Since I've been taking part in the #readcookeat challenge, I find myself eagerly looking out for foodie mentions in the books I read and, as I have a passion for globe-cooking and trying out exotic cuisine, I was really looking forward to some great foodie references in my latest read, Deadly Deceit by Jean Harrod (click through to read my review), because it is set on the Caribbean islands of Turks & Caicos. There were a few references to dishes that I jotted down as I read :
p46 "They're conch shells. The islanders cook the conch's edible muscle in soups and stews. It's a local delicacy."
p100 "It's chicken, baked with tomatoes. One of my own recipes"
p129 Roger Pearson helped himself to another spoonful of coconut fish curry from the bowl in the centre of the table.
Well, there was no way I was eating giant sea snails, even if I could find somewhere to source them from (!), chicken and tomatoes didn't sound particularly inspiring and coconut fish curry sounded very similar to a Brazilian dish that I have already made, Moqueca de Peixe. I therefore decided to use the exotic setting as inspiration instead and go googling for Turks & Caicos Islands cuisine. One recipe that I came across was Banana Crunch Cake, which sounded promising. The original recipe needed ripe bananas but the ones in my fruit bowl were still more green than yellow, so I decided to try with an overripe mango instead. I tweaked the recipe quite a bit though, so do go through and look at the original. Tastewise it was lovely but it sunk when I took it out of the oven and the middle stayed soggy. I'd leave out the coconut water next time as it definitely didn't need the extra liquid.
Tropical crunch cake
juice and zest of a lime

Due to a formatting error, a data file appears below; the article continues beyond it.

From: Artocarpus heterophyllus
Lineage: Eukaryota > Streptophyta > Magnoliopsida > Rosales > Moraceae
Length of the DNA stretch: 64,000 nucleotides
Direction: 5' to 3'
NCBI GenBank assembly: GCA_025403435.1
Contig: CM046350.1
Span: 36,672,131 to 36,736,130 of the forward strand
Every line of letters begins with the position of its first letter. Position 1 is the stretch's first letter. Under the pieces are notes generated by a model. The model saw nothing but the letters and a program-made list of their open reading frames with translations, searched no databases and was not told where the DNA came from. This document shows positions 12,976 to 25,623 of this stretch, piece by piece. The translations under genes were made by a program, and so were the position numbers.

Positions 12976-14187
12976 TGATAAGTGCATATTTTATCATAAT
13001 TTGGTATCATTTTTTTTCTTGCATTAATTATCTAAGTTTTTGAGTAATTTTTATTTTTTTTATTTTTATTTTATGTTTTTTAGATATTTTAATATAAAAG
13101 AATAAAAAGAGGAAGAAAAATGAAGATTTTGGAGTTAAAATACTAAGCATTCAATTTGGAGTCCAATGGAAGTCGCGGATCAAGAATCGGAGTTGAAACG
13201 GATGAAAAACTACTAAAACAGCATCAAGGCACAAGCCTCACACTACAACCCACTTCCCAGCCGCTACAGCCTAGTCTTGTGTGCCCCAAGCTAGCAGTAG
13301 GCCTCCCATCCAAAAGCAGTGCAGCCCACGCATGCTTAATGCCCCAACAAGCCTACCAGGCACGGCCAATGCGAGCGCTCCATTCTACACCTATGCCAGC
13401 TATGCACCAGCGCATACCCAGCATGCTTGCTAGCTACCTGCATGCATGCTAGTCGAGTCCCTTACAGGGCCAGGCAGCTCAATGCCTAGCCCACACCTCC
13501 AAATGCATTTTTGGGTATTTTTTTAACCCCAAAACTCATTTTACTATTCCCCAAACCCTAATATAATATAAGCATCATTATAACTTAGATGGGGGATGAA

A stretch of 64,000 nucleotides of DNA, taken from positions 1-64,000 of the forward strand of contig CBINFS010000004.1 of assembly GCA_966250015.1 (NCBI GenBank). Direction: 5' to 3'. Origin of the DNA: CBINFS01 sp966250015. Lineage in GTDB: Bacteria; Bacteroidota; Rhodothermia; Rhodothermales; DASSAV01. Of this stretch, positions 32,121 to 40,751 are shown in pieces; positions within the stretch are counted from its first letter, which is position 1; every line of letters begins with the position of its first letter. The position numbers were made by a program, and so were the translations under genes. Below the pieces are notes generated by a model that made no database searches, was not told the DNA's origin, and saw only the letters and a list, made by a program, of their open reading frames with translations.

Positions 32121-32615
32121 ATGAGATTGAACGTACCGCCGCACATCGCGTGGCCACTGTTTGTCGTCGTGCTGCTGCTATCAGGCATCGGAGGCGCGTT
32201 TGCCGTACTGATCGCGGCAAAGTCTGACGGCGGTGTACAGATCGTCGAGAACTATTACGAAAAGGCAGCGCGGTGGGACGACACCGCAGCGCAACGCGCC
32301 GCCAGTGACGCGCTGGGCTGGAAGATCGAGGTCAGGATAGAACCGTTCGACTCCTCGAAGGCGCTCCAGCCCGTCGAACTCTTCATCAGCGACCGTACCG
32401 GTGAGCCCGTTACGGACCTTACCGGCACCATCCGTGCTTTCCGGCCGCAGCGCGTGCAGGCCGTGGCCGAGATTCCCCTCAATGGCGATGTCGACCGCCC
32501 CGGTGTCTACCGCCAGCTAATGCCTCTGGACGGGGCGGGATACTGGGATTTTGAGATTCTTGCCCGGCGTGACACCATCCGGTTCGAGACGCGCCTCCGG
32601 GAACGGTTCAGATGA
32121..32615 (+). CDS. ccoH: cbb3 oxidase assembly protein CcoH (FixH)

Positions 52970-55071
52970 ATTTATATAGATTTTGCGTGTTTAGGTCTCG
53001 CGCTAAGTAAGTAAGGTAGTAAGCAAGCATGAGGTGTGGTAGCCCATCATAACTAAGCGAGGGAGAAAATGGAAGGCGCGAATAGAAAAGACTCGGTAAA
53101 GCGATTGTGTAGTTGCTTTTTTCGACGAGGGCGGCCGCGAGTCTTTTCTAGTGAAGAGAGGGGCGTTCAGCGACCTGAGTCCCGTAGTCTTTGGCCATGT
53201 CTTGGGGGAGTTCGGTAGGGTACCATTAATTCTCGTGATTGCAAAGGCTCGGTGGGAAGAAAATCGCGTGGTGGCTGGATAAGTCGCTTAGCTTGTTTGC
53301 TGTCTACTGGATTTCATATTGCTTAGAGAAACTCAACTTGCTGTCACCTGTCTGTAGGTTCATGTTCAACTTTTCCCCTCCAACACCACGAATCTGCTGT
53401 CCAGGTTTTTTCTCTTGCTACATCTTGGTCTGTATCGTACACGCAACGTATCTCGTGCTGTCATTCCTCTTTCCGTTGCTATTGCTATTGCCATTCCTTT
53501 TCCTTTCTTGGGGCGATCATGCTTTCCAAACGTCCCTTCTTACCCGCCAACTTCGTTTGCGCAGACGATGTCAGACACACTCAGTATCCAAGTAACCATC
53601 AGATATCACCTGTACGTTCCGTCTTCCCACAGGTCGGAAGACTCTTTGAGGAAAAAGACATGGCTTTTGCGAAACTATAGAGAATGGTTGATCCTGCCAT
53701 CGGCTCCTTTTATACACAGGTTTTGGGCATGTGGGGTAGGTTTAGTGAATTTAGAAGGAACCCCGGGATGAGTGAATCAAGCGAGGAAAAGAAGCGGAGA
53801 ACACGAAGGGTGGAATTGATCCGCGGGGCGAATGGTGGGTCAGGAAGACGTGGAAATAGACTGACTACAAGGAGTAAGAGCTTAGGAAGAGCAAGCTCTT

pinch of salt
115g self-raising flour
1 ripe mango
1 tsp vanilla essence
1 tsp cinnamon
1 tsp nutmeg
(1/2 cup liquid - see below but with hindsight I would leave this out)
a handful of coconut chips
Cream together the butter and sugar.
Add the eggs, one at a time.
Mash the mango flesh. (You can see from the colour that it was well on its time, but it still tasted fine.)
Add the mango to the mixture, along with the salt, vanilla essence, lime juice and zest, cinnamon and nutmeg.
Add some coconut chips or dessicated coconut.
Mix in the flour.
The original recipe made me smile because it said to add 1/2 cup (well, 1 cup but I'd reduced all the quantities by half) of evaporated milk, pasteurised semi skimmed milk or whatever you have available. In other words, any liquid you want, so I used coconut water, to stick with the tropical theme and also because there was a carton in the fridge that needed using up. I think this was my downfall though because the cake batter was wet enough already.
I ended up with a smooth, runny cake mix.
Transfer to a greased loaf tin and cook for ... well, the original recipe said 70 minutes and I'd halved the quantities so I started keeping an eye on it after 40 minutes.
After an hour and a half, it was finally starting to look cooked and a knife stabbed in the middle came out pretty much clean (like when making banana bread).
However, as I put it on the side to cool, disaster struck. Within 5 minutes it had sunk in the middle and when I tipped it out, the outside was cooked but the inside was still molten. I put it back in the oven for 20 minutes more which firmed it up a bit but it still stayed soggy in the middle, so I'd definitely reduce the amount of liquid in the batter and increase the cooking time. Using dessicated coconut instead of coconut chips would help absorb some of the moisture too and I'd raise the oven temperature from 180° to 220°. (Hindsight is a wonderful thing !).
It may have looked a mess but it tasted nice, with a definite tropical flavour coming through from the coconut, lime and mango.
Linking up with the #readcookeat challenge over at Chez Maximka.
Also adding to #KitchenClearout linky because it used up an overripe mango and a carton of coconut water that was lurking in the fridge.